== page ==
Arthrodesis after failed knee arthroplasty. A nationwide multicenter investigation of 91 cases.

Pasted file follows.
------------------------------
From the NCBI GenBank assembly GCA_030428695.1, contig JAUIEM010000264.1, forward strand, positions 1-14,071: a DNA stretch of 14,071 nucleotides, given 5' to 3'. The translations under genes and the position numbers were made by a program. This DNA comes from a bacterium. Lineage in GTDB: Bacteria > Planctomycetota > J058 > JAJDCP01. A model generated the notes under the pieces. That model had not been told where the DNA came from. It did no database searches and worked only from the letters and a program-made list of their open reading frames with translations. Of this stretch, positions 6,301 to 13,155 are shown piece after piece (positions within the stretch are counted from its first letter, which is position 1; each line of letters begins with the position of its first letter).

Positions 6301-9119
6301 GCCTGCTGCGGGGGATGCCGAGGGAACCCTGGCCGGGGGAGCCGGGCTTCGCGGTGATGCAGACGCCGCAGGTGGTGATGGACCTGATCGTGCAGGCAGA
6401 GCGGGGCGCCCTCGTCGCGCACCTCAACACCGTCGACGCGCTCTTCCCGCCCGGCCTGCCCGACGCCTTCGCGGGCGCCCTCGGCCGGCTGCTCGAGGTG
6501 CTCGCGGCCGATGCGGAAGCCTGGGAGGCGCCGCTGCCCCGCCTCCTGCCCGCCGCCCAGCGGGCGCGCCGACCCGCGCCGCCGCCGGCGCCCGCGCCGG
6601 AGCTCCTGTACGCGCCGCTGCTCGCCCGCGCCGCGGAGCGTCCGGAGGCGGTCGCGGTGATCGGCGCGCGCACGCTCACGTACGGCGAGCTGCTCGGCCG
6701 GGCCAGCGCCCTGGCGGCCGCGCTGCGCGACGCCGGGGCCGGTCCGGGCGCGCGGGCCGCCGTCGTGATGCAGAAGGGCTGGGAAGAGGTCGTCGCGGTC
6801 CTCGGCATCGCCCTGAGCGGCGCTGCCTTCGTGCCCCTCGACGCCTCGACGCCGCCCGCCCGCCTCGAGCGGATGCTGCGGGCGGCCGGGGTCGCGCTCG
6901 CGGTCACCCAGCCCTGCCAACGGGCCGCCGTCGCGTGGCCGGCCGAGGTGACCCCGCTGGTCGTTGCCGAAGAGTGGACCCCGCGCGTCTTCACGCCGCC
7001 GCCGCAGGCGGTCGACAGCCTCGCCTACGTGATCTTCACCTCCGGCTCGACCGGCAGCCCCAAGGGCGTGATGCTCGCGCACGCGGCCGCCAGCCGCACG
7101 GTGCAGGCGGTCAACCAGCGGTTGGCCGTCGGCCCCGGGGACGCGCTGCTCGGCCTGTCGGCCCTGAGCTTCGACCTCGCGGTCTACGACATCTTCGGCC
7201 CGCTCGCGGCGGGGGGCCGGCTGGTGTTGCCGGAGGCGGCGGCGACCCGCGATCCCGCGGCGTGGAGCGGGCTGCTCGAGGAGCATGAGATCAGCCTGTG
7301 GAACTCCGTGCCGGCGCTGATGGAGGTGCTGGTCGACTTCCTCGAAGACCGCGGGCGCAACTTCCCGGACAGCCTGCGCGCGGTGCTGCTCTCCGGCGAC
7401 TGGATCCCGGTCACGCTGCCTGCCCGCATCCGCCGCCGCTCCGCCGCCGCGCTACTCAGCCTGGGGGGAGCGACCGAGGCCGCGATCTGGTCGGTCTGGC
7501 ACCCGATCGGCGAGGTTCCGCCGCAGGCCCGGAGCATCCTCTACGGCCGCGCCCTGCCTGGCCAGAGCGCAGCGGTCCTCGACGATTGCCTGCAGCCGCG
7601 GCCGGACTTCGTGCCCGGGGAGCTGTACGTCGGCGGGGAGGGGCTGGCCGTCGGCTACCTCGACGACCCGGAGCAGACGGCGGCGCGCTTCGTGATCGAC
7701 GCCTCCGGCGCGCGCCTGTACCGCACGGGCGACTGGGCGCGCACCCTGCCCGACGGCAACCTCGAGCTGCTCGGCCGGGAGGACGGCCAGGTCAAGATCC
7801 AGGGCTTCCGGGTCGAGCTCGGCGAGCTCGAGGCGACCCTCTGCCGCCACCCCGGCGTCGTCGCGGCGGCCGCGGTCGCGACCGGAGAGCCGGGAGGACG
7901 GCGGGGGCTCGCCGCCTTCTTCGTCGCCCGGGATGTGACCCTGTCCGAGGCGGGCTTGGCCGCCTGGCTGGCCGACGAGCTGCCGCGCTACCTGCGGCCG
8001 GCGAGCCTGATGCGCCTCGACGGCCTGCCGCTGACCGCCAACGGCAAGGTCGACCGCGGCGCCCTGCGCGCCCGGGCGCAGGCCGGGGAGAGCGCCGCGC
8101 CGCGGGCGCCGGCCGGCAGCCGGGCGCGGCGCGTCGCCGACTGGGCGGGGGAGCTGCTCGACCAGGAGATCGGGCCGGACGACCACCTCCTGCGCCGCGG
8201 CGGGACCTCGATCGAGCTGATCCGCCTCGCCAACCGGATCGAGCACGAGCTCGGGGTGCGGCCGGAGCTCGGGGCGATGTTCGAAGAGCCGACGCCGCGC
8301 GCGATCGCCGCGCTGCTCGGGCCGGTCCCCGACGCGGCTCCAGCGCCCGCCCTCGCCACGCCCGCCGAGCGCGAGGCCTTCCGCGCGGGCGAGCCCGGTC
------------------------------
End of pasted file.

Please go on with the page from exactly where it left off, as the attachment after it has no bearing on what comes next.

Ninety-one patients with attempted arthrodesis after failed knee arthroplasty were identified in a prospective nationwide study of knee arthroplasties performed from October 1975 through January 1982 in Sweden. The study included 43 hinged or stabilized, 34 bi- or tricompartment, and 14 unicompartment endoprostheses. Three-fourths of the failures were caused by infections. At follow-up evaluation, two patients had expired from infection and four patients had amputations. Fusion was achieved in only 50% of 108 attempts in 91 knees. Patients with unstable joints had limited function. The fusion rate was relatively high after unicompartment endoprostheses, in cases with sustained rigid fixation, or in cases where infection was brought under control at arthrodesis. Rigid fixation was best achieved with an external double frame or an intramedullary nail. Repeated attempts were worthwhile. Removal of all foreign material, eradication of the infectious lesion, and an arthrodesis performed in a one- or two-stage procedure with insertion of gentamicin beads seemed to be the best way to combat infection. The treatment of prosthetic failures should be referred to centers with special interest in knee arthroplasty.